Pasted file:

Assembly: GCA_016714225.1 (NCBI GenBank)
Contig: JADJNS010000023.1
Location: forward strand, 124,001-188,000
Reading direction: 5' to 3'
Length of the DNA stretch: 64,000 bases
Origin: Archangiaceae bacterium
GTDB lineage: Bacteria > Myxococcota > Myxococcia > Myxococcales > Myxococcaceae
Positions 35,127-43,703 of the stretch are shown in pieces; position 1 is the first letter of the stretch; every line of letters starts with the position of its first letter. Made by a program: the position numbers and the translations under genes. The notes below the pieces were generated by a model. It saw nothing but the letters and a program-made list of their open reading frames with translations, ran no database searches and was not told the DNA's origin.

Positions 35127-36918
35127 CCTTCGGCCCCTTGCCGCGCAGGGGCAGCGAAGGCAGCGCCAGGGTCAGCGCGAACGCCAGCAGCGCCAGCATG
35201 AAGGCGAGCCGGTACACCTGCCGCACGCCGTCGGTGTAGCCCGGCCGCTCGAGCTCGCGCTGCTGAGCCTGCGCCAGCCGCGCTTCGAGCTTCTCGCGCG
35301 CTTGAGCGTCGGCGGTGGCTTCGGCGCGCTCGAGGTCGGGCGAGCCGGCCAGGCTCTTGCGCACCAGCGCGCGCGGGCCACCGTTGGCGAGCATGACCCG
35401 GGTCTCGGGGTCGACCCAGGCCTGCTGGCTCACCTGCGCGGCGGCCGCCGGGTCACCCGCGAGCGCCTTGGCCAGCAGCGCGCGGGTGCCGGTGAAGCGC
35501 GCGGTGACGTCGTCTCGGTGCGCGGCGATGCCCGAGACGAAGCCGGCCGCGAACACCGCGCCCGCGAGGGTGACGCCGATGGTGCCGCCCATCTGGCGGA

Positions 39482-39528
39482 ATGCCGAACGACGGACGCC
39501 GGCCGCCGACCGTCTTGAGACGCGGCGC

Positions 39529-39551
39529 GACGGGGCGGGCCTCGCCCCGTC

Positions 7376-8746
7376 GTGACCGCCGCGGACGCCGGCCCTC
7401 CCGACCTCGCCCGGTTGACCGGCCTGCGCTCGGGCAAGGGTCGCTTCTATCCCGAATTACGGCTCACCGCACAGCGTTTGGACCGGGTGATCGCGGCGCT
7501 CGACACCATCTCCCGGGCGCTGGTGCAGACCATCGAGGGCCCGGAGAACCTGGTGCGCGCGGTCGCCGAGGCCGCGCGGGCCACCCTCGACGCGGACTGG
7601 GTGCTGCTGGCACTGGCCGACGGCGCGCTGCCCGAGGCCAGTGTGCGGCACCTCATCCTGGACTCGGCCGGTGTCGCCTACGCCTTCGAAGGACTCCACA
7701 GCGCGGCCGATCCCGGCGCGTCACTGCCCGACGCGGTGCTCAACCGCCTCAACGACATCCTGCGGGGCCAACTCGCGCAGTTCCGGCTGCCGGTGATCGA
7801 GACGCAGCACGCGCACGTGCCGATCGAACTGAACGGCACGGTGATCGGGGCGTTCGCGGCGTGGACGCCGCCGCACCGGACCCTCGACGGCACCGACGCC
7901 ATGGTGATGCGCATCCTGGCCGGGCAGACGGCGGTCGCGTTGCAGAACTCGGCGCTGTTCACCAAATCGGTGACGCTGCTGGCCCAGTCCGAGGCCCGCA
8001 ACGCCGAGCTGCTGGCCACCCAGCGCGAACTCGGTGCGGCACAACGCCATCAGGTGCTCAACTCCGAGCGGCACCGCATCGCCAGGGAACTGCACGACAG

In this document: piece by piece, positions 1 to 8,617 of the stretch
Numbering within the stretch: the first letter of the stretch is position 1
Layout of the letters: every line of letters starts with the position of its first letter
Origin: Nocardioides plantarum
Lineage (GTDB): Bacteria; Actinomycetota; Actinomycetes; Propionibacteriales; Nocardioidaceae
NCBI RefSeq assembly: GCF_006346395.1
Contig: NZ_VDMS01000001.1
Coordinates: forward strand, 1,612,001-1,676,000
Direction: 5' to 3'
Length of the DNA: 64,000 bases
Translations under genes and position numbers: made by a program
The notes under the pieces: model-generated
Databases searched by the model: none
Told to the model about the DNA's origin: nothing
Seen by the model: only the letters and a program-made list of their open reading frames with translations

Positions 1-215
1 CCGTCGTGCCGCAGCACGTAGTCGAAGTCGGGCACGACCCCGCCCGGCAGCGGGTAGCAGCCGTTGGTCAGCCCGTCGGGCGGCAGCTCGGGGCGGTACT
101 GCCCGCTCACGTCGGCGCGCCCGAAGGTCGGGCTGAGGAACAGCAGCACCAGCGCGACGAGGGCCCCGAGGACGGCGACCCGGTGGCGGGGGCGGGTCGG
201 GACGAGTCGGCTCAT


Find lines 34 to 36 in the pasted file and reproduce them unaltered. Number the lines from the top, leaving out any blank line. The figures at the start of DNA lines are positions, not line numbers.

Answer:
NCBI RefSeq assembly: GCF_006346395.1
Contig: NZ_VDMS01000001.1
Coordinates: forward strand, 1,612,001-1,676,000